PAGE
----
From Harper’s magazine, September 2011 issue, which arrived in my mailbox this week. “Getting Schooled: the Re-Education of an American Teacher,” by Garret Keizer. I checked the Harper’s website, but I didn’t see the article up there yet, so I don’t have a link.
In the essay, Keizer writes about returning to teaching in a public high school in Vermont for one year, after a 14-year hiatus, and reflects on the differences between then and now, and also on some of the similarities.
A long essay, but well worth every word. Timely reading for me, as we gear up for another year of homeschooling. Some excerpts:
I’m a bit surprised by…the number of students who readily identify themselves as “attention deficit”. If such a disorder exists, as I’m inclined to think it does, I’m glad there are medications to treat it, although hearing someone say “I’ve got ADD” in a culture of such vast distractedness is a bit like having a fellow passenger on an ocean liner tell you that she feels afloat. Who doesn’t?
During one of the first staff training days, the district superintendent tells us that 10 percent of all high school education will be computer-based by 2014 and rise to 50 percent by 2019, the implication being how close to obsolescence our methods and we ourselves have become. No one ventures to ask what would seem to be the obvious question, which is what sort of high school education Bill Gates and Steve Jobs had and what they might have failed to accomplish without it.
The notion that the very same teachers who made the greatest difference in my life need to be purged from the ranks is dispiriting enough, but the outrageous suggestion that the “brutal facts” of education have more to do with the schoolhouse than with the larger society in which my students live is enough to make me want to spit. Or teach.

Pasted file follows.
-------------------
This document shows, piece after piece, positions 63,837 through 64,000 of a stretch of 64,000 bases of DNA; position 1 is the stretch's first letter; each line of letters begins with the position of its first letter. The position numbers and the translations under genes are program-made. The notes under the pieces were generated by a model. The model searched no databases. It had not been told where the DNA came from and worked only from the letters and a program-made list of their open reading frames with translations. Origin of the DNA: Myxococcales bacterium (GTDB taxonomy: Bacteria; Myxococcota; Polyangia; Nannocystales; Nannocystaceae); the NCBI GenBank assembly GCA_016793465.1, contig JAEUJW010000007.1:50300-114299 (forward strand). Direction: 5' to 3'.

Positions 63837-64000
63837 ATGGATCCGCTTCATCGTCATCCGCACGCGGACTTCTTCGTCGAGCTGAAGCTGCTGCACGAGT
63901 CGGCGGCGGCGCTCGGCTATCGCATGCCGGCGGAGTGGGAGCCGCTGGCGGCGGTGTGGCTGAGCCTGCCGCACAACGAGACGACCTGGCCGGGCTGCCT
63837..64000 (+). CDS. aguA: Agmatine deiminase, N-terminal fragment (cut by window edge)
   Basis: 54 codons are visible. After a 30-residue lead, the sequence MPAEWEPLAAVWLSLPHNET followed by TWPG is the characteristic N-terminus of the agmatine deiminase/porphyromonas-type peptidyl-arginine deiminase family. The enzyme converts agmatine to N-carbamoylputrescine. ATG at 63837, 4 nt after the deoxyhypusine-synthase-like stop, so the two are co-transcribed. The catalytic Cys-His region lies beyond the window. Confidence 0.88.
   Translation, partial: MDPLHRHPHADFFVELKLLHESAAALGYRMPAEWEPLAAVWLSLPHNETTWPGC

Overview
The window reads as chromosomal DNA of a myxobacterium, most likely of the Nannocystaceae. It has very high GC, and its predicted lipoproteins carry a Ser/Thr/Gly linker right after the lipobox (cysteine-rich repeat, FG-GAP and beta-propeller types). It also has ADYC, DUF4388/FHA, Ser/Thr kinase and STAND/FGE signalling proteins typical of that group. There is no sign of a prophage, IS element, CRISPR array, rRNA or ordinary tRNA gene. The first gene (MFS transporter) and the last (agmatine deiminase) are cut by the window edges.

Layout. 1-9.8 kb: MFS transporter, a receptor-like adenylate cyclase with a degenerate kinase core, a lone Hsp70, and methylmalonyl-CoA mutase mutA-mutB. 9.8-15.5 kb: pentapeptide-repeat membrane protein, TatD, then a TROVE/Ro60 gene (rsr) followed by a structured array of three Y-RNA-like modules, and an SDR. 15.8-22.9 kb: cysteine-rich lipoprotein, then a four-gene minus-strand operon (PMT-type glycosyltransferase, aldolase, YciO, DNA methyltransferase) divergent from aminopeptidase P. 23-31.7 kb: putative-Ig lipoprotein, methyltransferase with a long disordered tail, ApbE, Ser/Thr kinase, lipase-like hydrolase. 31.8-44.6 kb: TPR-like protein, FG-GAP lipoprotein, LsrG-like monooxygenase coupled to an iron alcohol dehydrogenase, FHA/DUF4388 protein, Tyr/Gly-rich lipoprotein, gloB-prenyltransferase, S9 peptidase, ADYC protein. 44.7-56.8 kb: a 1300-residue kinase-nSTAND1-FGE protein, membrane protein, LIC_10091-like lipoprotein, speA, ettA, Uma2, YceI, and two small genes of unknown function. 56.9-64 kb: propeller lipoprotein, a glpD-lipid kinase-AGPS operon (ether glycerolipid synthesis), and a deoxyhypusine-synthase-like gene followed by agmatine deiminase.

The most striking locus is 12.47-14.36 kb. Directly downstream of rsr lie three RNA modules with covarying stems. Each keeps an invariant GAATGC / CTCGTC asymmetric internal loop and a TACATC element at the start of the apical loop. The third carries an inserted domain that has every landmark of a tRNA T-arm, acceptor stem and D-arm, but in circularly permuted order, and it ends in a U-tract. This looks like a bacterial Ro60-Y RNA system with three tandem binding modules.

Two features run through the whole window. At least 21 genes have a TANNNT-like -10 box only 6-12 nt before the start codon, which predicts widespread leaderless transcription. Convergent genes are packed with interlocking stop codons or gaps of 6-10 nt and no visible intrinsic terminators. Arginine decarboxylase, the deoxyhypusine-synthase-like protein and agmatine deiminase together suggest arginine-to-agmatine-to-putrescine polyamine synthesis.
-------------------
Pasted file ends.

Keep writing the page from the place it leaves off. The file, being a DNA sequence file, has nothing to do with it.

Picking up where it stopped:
If the bell schedule and the calendar are the body of a school, transcendence often comes as an out-of-body experience. When a classrom teacher can somehow manage to get kids “out of school,” either physically or psychologically, then school can begin. Sometimes that happens simply by inviting students to stay after school….Sometimes it happens through a special project, the more hands-on the better—paradoxically, “out of body” often translates in practice to contact with the physical world, to running, drawing, making something real.
Again, this is timely reading for me, as we are starting our next official year of homeschooling next week. The struggle remains for me, as a classical home educator, how to balance the book-work with enough moments of getting out into the world and allowing a bit of real learning — a bit of transcendence, perhaps – to happen. It doesn’t always work out the way I imagine it should, but should is a problematic word anyway.
So, we’ll study a little, and then maybe take the dogs for a walk. Or we’ll study a little and then maybe look out the window for a bird or two. Sometimes we’ll get up and just decide to go to the lake or the city for the day. And that will be okay.
I have no beautiful school room. I have limited amounts of patience, especially when the kids begin to gripe and bicker. Sometimes we’ll make tea and read poetry. Sometimes we’ll all get angry and have to take time to cool off before we can work together again. But we’ll be learning something all the time, I guess. Even me.